As I am beginning this note, it is 6 AM and the radio is reporting the many details of the transfer of prisoners toward their exchange for Gilad Shalit.
It is not the excitement that put me to work this early. Generally my old bones achieve the rest they need earlier than in years past, and I get to my desk about this time.
Israel media has been at this level of detail for the whole week since the announcement of the deal. It has moved from speculation about the process to the greater certainty of official reports, to this moment of actual description. Along the way reporters indicated that they were not getting the whole story, and were not expecting the whole story from those in charge. The concern has been to mask the actual moves and timetable in order to frustrate Israelis and Palestinians who might be inclined to interfere: Israelis who object to the freedom granted to murderers, and Palestinians who object to relatives who are not on the list of those to be exchanged.
Israeli media deserves some of the credit for the exchange. For much of the five years since Shalit''s capture, the major networks have emphasized his imprisonment, and the suffering of his family. One looking for another approach should tune in to the right wing pirate radio networks that serve the religious communities.
The front page of Ha''aretz is featuring a large cartoon that captures the hysteria. It shows the Prime Minister in a helicopter over the Shalit family home, taking credit for what he has produced. This is Succoth, and generally is a time for Israeli families to visit the Galilee. The Shalit home has been a target of pilgrimage. Nightly news has shown families gathering around the building, pushing their children forward, and occasionally expressing their enthusiasm to one of another family member who ventured outside.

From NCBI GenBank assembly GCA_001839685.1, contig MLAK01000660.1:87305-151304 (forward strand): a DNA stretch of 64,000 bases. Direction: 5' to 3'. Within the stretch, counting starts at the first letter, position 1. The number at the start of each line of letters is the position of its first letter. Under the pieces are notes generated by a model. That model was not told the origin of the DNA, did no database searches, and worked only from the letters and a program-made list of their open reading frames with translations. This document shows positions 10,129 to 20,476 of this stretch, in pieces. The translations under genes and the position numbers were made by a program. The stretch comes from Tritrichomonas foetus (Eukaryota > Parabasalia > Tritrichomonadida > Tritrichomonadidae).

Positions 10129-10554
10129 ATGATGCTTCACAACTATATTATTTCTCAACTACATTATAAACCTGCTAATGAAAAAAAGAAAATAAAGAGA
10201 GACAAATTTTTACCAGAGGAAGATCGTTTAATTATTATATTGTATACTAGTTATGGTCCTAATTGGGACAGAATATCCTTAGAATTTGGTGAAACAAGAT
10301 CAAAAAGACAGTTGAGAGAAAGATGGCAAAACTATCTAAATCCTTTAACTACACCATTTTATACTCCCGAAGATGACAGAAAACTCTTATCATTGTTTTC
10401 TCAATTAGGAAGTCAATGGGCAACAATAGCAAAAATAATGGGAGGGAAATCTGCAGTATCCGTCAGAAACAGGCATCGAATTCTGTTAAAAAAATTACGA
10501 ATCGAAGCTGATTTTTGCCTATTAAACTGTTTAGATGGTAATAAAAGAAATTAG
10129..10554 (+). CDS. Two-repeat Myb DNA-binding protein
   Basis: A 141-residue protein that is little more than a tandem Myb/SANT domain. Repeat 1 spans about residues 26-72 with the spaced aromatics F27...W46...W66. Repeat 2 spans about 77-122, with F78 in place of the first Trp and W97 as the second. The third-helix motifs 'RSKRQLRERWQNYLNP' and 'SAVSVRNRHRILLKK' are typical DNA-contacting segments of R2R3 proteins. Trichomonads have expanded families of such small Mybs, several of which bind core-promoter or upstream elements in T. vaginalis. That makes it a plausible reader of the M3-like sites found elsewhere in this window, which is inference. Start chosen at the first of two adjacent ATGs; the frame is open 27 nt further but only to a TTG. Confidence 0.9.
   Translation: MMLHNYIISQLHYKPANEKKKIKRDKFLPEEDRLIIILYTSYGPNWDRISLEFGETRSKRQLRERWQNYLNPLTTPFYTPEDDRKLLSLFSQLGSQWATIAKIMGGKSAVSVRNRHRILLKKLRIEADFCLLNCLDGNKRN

Part of the ritual observed in the most recent week is the airing of objections. While surveys have indicated upwards of 60 percent in favor of the deal, we have heard from the families of those killed by prisoners.
A member of the family that lost several members at the bombing of the Sbarro restaurant in central Jerusalem during 2001 was arrested for defiling the memorial at the site of Yitzhak Rabin''s assassination. While some political activists called that a crime against the nation, the perpetrator was released from custody pending a judicial hearing.
Some security commentators have expressed their reservations, even while the theme from the pinnacle of the military and other security services is support for the exchange.
Political commentators have said that Prime Minister Netanyahu will benefit in the short run, but will be the first to be blamed when the inevitable happens and one or more of the released prisoners returns to violence and commits the first deadly act traceable to the exchange.